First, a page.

Film fest focuses on farming

Film fest focuses on farming

CHATHAM — The eighth annual Farm Film Fest attracted hundreds to view a variety of films revolving around horticulture, environmental farming and local farms.

The festival took place from 1 p.m. to just after 4 p.m. at the historic Crandell Theatre on Main Street in Chatham. The festival was followed by a meet and greet with local farmers, with snacks from local farms at Peint O Gwrw.

“Food For Thought, Food For Life,” directed by Susan Rockefeller, discusses how to make farms healthier for consumers and the environment by contrasting large monoculture farms — farms which only produce one kind of crop, usually corn, wheat, soy or cotton — with smaller, more diversified farms.

Agriculture takes up more land worldwide than all suburban and urban development, and produces more greenhouse gases than all transportation combined, the film points out.

Much of the appeal of the monoculture crops is based on the $60 billion worth of subsidies farmers of these crops receive from the federal government, according to the film.

The film argues more diversified farms can actually be more efficient, since variations of crops can be used in a greater system, where one crop nourishes the growth of the next.

“The Perennial Plate: Farming State of Mind” follows urban farmers who have placed their plot in “food deserts” — areas without ready access to fresh produce — nourishing the local communities.

“Forward Farming: The Next Generation of American Agriculture,” directed by Cassidy Davis, focuses on the aging farming population in the U.S.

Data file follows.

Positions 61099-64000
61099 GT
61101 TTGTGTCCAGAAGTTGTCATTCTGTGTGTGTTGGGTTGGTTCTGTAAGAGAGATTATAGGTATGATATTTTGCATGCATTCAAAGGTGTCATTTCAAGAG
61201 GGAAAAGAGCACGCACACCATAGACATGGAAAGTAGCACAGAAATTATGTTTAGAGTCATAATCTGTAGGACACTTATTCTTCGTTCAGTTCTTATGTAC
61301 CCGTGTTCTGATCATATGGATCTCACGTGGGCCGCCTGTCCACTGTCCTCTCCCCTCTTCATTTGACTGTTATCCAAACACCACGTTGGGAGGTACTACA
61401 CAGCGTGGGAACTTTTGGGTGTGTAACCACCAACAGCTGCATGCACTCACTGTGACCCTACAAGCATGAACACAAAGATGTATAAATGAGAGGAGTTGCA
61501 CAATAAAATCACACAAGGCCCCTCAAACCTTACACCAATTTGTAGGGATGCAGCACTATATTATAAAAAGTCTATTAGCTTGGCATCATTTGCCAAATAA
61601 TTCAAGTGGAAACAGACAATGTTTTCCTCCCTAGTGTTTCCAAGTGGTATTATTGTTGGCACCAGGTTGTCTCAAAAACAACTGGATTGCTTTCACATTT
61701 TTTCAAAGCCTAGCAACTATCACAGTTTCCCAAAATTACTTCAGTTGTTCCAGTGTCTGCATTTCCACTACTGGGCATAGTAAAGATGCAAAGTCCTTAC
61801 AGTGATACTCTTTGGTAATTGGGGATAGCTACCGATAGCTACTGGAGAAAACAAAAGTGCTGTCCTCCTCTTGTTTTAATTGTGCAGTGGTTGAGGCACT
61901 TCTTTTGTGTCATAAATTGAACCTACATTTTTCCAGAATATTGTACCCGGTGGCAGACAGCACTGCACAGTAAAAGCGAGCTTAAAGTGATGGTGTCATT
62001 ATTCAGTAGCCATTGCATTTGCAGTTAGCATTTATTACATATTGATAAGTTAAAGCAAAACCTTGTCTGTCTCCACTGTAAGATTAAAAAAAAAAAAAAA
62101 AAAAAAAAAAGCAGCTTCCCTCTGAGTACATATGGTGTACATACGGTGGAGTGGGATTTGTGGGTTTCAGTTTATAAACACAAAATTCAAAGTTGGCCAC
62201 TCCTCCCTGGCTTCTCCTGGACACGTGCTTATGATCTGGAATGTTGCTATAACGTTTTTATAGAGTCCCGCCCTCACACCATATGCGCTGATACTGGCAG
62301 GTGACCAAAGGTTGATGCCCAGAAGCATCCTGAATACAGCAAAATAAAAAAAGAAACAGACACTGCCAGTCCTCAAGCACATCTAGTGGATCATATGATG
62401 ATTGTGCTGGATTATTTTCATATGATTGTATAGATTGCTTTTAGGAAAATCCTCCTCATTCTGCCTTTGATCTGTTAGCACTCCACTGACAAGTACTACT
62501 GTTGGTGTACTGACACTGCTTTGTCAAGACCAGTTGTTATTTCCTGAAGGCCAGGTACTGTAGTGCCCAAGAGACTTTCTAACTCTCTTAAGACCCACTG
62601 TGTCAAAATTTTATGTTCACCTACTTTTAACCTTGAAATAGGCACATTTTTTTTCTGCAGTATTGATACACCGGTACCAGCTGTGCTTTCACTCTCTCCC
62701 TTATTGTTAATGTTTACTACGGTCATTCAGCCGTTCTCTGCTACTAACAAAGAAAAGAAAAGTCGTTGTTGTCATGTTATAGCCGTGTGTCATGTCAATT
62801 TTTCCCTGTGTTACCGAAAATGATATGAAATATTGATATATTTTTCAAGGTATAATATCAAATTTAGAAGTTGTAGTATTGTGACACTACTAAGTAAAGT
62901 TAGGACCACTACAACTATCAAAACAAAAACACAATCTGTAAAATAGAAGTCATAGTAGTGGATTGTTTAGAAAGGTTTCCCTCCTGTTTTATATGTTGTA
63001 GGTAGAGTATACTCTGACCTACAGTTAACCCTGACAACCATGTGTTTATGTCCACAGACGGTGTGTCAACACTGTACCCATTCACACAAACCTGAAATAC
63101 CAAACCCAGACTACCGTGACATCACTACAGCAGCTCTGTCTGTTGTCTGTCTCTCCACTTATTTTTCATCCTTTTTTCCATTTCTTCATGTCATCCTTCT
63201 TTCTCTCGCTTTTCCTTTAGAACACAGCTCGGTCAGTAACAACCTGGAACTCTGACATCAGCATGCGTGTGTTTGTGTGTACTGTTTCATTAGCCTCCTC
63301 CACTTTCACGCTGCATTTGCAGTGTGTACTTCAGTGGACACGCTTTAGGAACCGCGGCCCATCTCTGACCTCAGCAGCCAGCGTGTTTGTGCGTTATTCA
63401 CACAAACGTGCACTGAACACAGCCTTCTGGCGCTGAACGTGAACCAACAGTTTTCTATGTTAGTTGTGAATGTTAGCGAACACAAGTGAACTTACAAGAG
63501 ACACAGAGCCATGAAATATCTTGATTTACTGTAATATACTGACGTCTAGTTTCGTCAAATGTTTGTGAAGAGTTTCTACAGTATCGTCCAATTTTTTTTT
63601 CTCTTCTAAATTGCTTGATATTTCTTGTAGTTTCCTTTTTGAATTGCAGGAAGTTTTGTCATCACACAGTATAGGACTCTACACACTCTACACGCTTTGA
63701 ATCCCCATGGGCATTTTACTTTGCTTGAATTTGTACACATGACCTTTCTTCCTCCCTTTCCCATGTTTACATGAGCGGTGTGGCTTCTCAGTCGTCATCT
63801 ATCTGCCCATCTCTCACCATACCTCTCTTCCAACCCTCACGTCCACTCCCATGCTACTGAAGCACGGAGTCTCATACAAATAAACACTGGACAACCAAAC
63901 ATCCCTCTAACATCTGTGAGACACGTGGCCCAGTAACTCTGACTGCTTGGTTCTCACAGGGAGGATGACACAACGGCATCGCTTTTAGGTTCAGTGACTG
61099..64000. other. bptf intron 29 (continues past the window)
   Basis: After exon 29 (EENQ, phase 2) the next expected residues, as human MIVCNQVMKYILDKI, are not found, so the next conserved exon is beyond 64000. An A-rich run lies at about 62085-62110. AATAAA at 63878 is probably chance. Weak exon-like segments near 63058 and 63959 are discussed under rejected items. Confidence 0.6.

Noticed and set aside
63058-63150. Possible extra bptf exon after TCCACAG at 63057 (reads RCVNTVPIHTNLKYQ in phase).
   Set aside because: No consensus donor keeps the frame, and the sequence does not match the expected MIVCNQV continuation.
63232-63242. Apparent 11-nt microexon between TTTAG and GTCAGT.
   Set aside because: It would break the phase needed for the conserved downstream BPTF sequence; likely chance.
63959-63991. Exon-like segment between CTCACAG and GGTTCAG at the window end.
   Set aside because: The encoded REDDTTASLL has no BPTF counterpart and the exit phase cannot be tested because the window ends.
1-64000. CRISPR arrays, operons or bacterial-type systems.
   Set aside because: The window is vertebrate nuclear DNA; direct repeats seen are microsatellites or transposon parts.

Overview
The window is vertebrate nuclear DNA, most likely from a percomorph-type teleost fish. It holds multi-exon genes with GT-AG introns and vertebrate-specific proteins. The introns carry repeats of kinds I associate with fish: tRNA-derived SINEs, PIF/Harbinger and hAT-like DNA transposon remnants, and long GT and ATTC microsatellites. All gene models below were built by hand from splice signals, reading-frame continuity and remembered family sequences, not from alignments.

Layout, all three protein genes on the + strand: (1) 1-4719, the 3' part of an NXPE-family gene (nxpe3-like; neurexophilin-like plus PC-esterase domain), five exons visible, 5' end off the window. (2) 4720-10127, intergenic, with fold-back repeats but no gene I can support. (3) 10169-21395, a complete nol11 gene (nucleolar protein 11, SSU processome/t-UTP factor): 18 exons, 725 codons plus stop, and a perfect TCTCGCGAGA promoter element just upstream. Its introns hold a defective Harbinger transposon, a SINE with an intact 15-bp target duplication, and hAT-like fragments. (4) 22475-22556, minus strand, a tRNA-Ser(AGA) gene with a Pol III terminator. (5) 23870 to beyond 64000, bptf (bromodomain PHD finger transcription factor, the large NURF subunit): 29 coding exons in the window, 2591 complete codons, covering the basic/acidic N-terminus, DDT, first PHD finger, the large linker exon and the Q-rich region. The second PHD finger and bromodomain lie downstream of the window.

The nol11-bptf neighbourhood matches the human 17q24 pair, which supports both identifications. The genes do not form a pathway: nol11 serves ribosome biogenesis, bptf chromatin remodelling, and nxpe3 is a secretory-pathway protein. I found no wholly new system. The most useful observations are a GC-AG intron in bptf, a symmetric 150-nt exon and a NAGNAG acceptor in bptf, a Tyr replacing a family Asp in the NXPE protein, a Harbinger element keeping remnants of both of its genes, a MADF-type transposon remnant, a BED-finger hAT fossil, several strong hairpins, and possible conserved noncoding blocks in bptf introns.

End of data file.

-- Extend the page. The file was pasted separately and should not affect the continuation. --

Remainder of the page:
The average age of a farmer in the country is 58.3 years, according to the film.

The short film follows Wade Bernards, a 22-year-old cattle farmer who has been farming since high school.

Many of the films focused on the attributes of eating food grown locally.

“The Cream Rises,” created by eatTV, follows Ronnybrook Farm and the Hudson Valley Fresh Cooperative, two Hudson Valley dairy outfits.

The Hudson Valley Fresh Cooperative is beating back the economic allure of industrialized farms by offering high-quality milk from farms with between 45 and 300 cows each that is more expensive than milk from industrial farms, but less than organic milk, according to the film.

The milk is better tasting, according to the film, because the cows are treated better, receiving better food and less stress, the latter of which actually improves the taste of the milk, the film contends.

The cows at Hudson Valley Fresh Cooperative farms also live more than twice as long, according to the film.

Other films included “Howard’s Farm,” which profiled an 86-year-old farmer from Marlboro; “Massachusetts Farm,” which collects vivid still images of farming life and blends them into a short visual slice-of-life; and “The Greenhorns,” which follows Severine von Tscharner Fleming as he traveled the U.S., organizing young farmers.

Members of the audience asked about the future of local farming and other topics during the panel, moderated by Columbia Land Conservancy Executive Director Peter Paden.

Panelist Hilary Corsun, of Dog Wood Farm, spoke about the Good Food Farmers Network, a group of farmers based mostly in Columbia County, and how to promote small farms.

“If you’re going to take on the marketing side yourself, you’re going to have to have some good ideas,” she said.

The films at the festival were sourced and selected by Mary Gail Biebel, Annie Brody, Jessica Brooks, Tom Crowell, Landra Haber, Heath Iverson, Jeff Lick and Steve McCarthy.